I asked them last year to delete any personal data they held on me, after hearing about the breach of their customer data. They have decided that to perform a GDPR deletion request I have to write a letter to their head office including ID. I have to give them more personal data to get my data deleted. They were happy for me to prove my identity with an email address when buying from them. It's legal for them to make me jump through these hoops but it's clearly done to make the process as painful as possible.
'No BS' web host Gandi lives up to half of its motto... Some customer data wiped out in storage server meltdown
It could happen to any other web host, who have also never tested their Disaster Recovery plan. I've worked for companies who never test their backups because no one wants that job and it's time consuming but for a web host to do that I'd consider a serious failure of duty. Personally the SQL servers I'm responsible for tell me that their daily backups are verified but I don't trust them and do test restores at least a couple of times a year. The current company I work (just a typical technology SME) does a full cut-over to a mirrored DR site for essential services twice a year. Except for Exchange, which is apparently too complicated, or the Exchange team are lazy, so we are trusting the untested DR plan for email when the meteor hits the server room but at least we don't provide email services to customers.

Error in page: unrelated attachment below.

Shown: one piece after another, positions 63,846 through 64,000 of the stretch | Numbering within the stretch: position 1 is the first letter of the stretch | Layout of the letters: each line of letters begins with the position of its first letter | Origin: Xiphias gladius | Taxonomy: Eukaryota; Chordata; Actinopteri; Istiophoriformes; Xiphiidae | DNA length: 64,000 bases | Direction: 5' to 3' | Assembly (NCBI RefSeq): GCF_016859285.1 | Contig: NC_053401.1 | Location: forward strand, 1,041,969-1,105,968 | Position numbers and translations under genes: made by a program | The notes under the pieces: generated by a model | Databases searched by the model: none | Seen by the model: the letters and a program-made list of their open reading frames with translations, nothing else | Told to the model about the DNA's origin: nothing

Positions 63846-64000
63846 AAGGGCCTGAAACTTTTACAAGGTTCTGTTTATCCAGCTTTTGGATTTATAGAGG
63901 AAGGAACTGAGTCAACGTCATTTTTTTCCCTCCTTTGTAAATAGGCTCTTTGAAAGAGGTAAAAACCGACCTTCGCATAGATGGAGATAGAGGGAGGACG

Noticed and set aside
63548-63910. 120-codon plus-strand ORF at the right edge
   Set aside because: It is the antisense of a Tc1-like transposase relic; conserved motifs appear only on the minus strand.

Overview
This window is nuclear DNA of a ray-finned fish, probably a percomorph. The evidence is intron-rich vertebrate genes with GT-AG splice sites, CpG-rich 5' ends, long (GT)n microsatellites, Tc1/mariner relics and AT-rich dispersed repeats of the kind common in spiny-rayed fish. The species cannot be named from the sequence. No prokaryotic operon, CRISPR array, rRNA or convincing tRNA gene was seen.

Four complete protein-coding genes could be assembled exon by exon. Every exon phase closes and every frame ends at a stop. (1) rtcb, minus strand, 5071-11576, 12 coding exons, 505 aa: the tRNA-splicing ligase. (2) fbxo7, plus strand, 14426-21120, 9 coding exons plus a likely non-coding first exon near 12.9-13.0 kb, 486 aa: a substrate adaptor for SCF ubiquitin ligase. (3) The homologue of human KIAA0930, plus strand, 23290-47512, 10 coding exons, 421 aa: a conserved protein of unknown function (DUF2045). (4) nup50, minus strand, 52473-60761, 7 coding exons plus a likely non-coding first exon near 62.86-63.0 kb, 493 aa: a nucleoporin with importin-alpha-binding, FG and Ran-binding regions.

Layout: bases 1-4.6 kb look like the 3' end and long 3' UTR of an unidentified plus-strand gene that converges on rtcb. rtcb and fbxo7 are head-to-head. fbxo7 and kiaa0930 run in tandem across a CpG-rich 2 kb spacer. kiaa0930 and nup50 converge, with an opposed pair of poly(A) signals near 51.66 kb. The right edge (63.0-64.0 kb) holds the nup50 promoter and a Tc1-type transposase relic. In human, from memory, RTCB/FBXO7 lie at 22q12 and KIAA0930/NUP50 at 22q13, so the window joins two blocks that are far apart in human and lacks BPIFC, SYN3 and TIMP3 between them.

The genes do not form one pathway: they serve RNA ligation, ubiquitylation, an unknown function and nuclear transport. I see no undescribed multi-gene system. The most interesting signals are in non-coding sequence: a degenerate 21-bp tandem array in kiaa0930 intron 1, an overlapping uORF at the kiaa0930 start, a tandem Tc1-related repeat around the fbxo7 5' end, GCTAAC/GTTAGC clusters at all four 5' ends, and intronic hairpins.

Re: This Land is Your Land
Outside any topic being discussed here but I just wanted to say that I absolutely love that URL. "industries/farms-fishing-forestry/agriculture/land-management/health-pests-weeds-diseases/pests/invasive-animals/restricted/feral-pig" I so wish any of my websites was that well organised. It is a thing of beauty. Well done business.qld.gov.au
Re: This Land is Your Land
An unbroken series of random events between the big bang and now led to the genesis of life on Earth and the evolution of boars and humans. Humans should try to tolerate animals living alongside them, including large disruptive mammals because the loss of animal diversity could have serious consequences for us. Even if it doesn't, it seems morally right that wild animals should be allowed to exist.